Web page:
Very comprehensive iPhone 7 review from real, daily user point of view.

After nearly two years spent using a 5.5-inch iPhone, I’m accustomed to not having a compact phone anymore. The iPhone 6 Plus and 6s Plus have reshaped my iPhone experience for a simple reason: they give me more of the most important device in my life.

Thus, I was a little skeptical – even surprised – when Apple gave me a gold 256 GB iPhone 7 review unit (with a leather case) two weeks ago. I didn’t think I would be able to enjoy a smaller iPhone, but, despite my initial resistance, I set up a fresh install of iOS 10 and used the iPhone 7 exclusively for two weeks.

I’m glad I did. While I’m still pining for a 7 Plus1, using the iPhone 7 showed me that there’s more to this year’s iPhones than the lack of a headphone jack.

In many ways, the iPhone 7 feels like a portable computer from the future – only in a tangible, practical way that is here with us today.

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With iOS 10, tvOS 10, and watchOS 3, Apple is introducing a new framework called the UserNotifications framework. This brand new set of APIs provides a unified, object-oriented way of working with both local and remote notifications on these platforms. This is particularly useful as, compared to the existing APIs, local and remote notifications are now handled very similarly, and accessing notification content is no longer done just through dictionaries.

In this tutorial, I’ll go through the basics of this new framework and show how you can easily take advantage of it to support notifications for your applications.

This tutorial requires that you are running Xcode 8 with the latest iOS, tvOS, and watchOS SDKs.

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You might think the UI for a PDF viewer/editor would be trivial, however it’s anything but. At PSPDFKit we have a ton of simple and complex views and view controllers, running either modally or embedded, with several knobs and switches to configures things. We’d be in major trouble if we relied solely on manual testing.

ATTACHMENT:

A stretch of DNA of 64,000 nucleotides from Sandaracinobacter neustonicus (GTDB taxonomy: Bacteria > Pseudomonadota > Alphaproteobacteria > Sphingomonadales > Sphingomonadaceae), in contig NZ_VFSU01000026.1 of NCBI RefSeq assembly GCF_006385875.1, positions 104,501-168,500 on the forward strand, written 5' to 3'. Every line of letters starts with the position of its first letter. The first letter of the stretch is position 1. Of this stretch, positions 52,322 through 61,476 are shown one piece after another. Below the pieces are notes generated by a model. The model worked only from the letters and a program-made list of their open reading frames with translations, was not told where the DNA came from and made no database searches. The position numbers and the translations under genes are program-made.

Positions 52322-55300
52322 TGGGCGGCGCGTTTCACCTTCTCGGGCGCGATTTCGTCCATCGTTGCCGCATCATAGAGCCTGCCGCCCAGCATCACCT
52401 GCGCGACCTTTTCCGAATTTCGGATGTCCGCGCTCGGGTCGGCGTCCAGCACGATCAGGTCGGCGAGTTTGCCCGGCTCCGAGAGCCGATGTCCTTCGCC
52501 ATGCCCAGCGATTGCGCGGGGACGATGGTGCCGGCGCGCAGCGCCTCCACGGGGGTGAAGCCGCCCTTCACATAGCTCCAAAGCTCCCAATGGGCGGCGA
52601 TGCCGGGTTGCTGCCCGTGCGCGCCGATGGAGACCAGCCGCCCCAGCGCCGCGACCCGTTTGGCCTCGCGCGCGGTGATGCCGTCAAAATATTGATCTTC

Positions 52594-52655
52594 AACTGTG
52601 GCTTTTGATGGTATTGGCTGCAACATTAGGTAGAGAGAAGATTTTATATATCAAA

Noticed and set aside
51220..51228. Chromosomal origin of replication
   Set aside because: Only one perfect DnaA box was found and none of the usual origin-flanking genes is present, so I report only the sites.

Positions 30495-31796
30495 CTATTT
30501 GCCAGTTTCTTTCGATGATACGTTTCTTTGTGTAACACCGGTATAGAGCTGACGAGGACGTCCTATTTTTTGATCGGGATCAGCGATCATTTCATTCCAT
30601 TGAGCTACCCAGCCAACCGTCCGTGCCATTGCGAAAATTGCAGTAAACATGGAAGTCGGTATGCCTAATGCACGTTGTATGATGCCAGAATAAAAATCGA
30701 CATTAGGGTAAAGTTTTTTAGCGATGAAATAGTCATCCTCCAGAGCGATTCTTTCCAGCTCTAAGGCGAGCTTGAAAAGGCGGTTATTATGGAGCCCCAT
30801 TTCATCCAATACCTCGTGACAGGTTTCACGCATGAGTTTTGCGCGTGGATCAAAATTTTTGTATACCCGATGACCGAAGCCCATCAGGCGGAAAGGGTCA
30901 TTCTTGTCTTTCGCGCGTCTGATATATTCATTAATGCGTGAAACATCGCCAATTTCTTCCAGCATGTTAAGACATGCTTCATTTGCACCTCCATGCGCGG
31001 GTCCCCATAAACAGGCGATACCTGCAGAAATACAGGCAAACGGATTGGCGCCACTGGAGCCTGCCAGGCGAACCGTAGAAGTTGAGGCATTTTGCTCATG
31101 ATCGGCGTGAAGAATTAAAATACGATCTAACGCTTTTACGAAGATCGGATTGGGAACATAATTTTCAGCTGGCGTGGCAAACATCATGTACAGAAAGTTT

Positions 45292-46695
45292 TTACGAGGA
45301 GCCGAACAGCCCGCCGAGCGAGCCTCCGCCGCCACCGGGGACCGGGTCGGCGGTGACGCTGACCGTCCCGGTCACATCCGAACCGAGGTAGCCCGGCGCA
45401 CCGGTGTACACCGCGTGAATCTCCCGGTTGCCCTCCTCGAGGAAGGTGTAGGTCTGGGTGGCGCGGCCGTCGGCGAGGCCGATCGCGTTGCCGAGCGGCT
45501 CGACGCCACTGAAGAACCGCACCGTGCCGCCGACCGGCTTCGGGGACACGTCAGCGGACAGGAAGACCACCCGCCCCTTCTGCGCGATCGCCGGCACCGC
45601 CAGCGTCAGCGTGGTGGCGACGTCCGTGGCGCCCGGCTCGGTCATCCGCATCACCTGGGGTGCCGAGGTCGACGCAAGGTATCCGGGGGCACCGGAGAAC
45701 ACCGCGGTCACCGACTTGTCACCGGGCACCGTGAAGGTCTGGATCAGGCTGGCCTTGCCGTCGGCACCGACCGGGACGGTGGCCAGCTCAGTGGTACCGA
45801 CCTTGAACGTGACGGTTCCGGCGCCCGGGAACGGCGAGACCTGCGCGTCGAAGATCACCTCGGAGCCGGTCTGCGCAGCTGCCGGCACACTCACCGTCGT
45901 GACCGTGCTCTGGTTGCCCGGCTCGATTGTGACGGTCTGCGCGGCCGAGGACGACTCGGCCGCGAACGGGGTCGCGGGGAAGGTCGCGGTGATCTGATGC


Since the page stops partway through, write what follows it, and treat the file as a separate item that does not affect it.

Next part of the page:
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So… The design team just asked you to make an animation sexier and you went pale. What did they mean? The situation then got more awkward as they started talking about key frames and animation curves.

Motion graphics applications offers a lot of flexibility and to a designer there may sometimes be an expectation that the same flexibility is found in Swift / Cocoa Touch. Of course we all know that Swift is awesome and everything is possible but let’s stick to the basics.

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CoreAnimation is a very powerful framework. By using CABasicAnimation, CAKeyFrameAnimation or CAAnimationGroup we can create amazing user experience and there are basically no limits. It is up to our imagination what exactly will be presented on a screen and how it will behave. It turns out that CoreAnimation can be also used with other frameworks such as CoreGraphics or CoreText, which gives a developer the ability to create amazing animations. Using CoreText with CoreAnimation we can animate every text with a chosen font type and font size. In this article I am going to present a way how to do just that.

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I’m still getting used to Associated Types in Swift. Even though they’ve been around for a while, I first starting to understand them from this talk by @alexisgallagher.

So I was happy yesterday when I used them to sort of solve a common problem in iOS development: View Controller Data Injection with Storyboards and Segues in Swift.

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